US World Cup Ends with 2-1 OT Loss to Belgium

US World Cup Ends with 2-1 OT Loss to Belgium

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Rio De Janeiro, Brazil - They captured the eyes and hearts of a suddenly awakened soccer nation, who gathered in unprecedented numbers to watch the world's game. But the end of the ride came at the exact same point as four years ago: with an overtime loss in the World Cup's round of 16.

Kevin De Bruyne finally beat goalkeeper Tim Howard in the third minute of extra time, Romelu Lukaku scored 12 minutes later to give Belgium a two-goal lead, and the Red Devils hung on for a 2-1 victory Tuesday night.

Before exiting, the U.S. showed the spunk that captured America's attention. Julian Green, at 19 the youngest player on the U.S. roster, stuck out his right foot to volley in Michael Bradley's pass over the defense in the 107th minute, two minutes after entering the game.

They nearly tied it up in the 114th, when Clint Dempsey peeled off the ball and was stopped point-blank by goalkeeper Thibaut Courtois after being fed by Bradley on a free kick.

But it wasn't enough, and U.S. players fell to the field at the final whistle in their all-white uniforms like so many crumpled tissues.


SAO PAULO (AP) -- Switzerland's 1-0 loss to Argentina Tuesday was likely the last game of coach Ottmar Hitzfeld's long career and capped an emotional 24 hours for the German-born coach following the death of his older brother.
 
   Prior to the game, team spokesman Marco von Ah said Hitzfeld was "very sad" but was determined to stay with the team for its crucial game against the two-time world champions, which it lost after a goal in the 118th minute.
 
   The team said 81-year-old Winfried Hitzfeld died in Switzerland after a long battle with blood cancer. It provided no other details.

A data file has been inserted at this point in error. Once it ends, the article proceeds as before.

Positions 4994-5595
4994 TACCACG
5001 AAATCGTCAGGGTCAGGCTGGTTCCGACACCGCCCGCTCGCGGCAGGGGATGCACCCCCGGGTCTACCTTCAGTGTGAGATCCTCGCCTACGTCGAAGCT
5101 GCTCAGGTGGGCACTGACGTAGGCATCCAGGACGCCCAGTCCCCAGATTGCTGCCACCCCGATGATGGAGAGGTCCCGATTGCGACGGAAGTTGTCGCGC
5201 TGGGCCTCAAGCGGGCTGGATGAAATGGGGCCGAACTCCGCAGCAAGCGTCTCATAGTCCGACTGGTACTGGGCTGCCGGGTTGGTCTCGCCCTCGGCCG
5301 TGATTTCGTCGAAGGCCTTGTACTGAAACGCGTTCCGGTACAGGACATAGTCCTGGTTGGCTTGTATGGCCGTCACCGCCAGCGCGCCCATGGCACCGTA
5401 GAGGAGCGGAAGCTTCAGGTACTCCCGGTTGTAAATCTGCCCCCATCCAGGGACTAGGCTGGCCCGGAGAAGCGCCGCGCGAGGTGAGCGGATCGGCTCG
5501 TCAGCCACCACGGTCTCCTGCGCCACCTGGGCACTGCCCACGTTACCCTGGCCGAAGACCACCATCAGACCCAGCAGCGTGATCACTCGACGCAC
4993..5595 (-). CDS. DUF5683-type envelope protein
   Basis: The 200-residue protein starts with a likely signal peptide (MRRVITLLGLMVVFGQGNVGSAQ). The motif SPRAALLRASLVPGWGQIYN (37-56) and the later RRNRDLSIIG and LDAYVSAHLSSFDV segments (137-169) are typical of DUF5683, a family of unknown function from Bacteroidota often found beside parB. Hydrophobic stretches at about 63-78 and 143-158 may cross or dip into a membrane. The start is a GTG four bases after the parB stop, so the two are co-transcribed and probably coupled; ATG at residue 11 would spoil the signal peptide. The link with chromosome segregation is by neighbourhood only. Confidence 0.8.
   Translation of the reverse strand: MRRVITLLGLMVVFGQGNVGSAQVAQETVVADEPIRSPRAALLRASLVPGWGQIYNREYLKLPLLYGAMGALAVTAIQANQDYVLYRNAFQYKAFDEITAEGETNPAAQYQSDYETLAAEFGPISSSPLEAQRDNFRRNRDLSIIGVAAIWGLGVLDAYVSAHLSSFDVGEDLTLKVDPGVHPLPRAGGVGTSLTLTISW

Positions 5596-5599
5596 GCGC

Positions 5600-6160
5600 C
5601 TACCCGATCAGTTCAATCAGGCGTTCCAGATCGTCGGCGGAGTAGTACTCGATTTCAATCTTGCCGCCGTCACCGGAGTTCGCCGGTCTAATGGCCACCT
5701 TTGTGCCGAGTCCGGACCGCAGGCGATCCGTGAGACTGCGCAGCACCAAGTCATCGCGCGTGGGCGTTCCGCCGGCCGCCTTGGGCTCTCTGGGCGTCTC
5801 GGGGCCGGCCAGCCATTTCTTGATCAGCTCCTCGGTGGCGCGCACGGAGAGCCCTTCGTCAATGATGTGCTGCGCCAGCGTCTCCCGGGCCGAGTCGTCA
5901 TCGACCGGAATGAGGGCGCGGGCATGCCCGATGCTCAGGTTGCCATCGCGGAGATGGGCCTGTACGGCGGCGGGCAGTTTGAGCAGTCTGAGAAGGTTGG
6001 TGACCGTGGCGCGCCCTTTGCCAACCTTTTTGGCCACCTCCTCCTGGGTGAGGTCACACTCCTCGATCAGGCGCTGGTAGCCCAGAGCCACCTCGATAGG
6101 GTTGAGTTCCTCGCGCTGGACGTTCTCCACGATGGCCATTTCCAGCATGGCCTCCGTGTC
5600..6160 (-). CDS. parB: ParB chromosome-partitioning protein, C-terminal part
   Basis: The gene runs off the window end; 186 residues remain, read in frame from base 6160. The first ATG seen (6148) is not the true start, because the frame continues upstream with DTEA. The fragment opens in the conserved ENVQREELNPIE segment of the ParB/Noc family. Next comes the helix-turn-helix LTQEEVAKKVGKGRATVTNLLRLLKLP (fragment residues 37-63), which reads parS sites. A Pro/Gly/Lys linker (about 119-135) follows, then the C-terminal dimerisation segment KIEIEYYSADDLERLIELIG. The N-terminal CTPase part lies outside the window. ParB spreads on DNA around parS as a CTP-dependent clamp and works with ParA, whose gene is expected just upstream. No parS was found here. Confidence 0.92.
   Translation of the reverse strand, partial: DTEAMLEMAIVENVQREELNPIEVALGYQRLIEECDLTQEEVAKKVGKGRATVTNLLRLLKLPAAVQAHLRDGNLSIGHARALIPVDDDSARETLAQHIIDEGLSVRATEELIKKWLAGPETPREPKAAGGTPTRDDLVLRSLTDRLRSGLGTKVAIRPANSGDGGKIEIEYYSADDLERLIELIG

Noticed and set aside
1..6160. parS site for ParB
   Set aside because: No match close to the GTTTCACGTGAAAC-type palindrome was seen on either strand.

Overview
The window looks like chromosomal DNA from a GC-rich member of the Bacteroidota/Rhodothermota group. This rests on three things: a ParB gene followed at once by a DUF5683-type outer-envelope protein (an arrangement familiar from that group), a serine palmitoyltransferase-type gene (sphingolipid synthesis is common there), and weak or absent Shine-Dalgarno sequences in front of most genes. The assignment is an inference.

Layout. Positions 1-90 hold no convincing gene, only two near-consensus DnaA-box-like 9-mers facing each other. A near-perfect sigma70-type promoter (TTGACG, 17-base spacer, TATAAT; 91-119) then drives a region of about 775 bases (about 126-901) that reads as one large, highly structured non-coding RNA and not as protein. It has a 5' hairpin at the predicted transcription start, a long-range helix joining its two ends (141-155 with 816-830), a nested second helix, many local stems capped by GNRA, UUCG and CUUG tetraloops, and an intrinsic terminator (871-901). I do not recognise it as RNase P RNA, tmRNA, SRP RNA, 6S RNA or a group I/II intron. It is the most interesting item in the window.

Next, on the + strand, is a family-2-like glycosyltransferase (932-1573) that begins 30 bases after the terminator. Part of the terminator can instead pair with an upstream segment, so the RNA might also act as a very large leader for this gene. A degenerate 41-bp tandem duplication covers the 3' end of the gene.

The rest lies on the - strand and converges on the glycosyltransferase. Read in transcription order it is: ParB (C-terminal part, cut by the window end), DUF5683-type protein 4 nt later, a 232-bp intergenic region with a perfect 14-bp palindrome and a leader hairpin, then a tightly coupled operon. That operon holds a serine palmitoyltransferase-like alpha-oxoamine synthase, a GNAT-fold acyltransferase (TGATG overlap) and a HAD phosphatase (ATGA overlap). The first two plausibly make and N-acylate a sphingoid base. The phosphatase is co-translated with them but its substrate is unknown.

"He wants to look forward. He wants everybody to do so and respect his private sphere," said von Ah.
 
   Under Hitzfeld, Switzerland lost only once in 18 matches over the two years leading up to the World Cup and reached No. 6 in the FIFA rankings.
 
   A win over Argentina would have equaled Switzerland's greatest World Cup achievement, putting them in the quarterfinals for the first since it hosted the tournament in 1954.
 
   The 65-year-old Hitzfeld had said previously he would retire after the tournament. Prior to his postgame press conference, a Swiss official asked reporters not to ask the coach about his late brother saying he would like his privacy to be respected.
 
   Several of his players, though, offered condolences after their emotional loss to Argentina.
 
   "For him, it must be very difficult right now. What I can say is that he showed true leadership because it would have been hard for him this morning but he concentrated on the game," said Swiss defender Johan Djourou. "He can be very proud of what he achieved with the national team."
 
   Midfielder Gelson Fernandes said the coach did not mention his brother in the changing room but all the players were aware of the situation and fought extra hard to get Hitzfeld the win.
 
   "He stayed strong. He gave us confidence and he was really, really strong," he said. "I am of course sad for his family and I wish him all the best in the future because he is not just a great manager, he is a great man." 
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